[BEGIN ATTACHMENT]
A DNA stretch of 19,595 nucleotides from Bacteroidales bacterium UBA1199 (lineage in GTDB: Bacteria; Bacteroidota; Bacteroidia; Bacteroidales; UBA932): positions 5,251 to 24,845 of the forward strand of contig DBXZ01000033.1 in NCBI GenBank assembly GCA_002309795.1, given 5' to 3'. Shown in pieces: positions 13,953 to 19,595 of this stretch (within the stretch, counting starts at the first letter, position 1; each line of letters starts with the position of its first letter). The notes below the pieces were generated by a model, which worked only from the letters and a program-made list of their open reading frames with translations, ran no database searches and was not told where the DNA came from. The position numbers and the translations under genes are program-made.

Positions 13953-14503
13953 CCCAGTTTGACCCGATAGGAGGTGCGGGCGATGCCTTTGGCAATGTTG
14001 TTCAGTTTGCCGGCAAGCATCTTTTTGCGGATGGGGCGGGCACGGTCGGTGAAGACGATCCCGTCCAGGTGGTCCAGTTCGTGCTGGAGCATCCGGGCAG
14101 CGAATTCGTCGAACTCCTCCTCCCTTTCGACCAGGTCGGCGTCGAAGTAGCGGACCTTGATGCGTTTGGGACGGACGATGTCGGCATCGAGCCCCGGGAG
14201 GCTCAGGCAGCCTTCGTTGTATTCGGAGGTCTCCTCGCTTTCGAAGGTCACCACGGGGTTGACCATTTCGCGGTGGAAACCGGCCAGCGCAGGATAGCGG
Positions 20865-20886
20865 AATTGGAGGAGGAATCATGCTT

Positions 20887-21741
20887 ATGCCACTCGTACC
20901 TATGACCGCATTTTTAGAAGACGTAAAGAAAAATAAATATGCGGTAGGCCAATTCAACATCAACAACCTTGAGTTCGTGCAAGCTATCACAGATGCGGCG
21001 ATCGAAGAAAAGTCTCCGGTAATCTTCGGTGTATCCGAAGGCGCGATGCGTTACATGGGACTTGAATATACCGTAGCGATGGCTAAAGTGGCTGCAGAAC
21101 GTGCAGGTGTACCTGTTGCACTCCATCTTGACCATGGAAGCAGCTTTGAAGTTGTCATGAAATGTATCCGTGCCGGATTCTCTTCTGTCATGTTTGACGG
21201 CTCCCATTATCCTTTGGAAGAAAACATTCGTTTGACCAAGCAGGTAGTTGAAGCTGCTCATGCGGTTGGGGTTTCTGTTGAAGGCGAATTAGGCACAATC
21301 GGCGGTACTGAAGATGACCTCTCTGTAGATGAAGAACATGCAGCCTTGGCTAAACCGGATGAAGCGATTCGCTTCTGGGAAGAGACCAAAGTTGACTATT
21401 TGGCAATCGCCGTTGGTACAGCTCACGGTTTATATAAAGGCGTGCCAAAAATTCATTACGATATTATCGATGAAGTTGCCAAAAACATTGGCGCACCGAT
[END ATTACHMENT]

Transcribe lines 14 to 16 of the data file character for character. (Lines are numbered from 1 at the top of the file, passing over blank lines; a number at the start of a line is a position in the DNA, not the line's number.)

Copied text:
21201 CTCCCATTATCCTTTGGAAGAAAACATTCGTTTGACCAAGCAGGTAGTTGAAGCTGCTCATGCGGTTGGGGTTTCTGTTGAAGGCGAATTAGGCACAATC
21301 GGCGGTACTGAAGATGACCTCTCTGTAGATGAAGAACATGCAGCCTTGGCTAAACCGGATGAAGCGATTCGCTTCTGGGAAGAGACCAAAGTTGACTATT
21401 TGGCAATCGCCGTTGGTACAGCTCACGGTTTATATAAAGGCGTGCCAAAAATTCATTACGATATTATCGATGAAGTTGCCAAAAACATTGGCGCACCGAT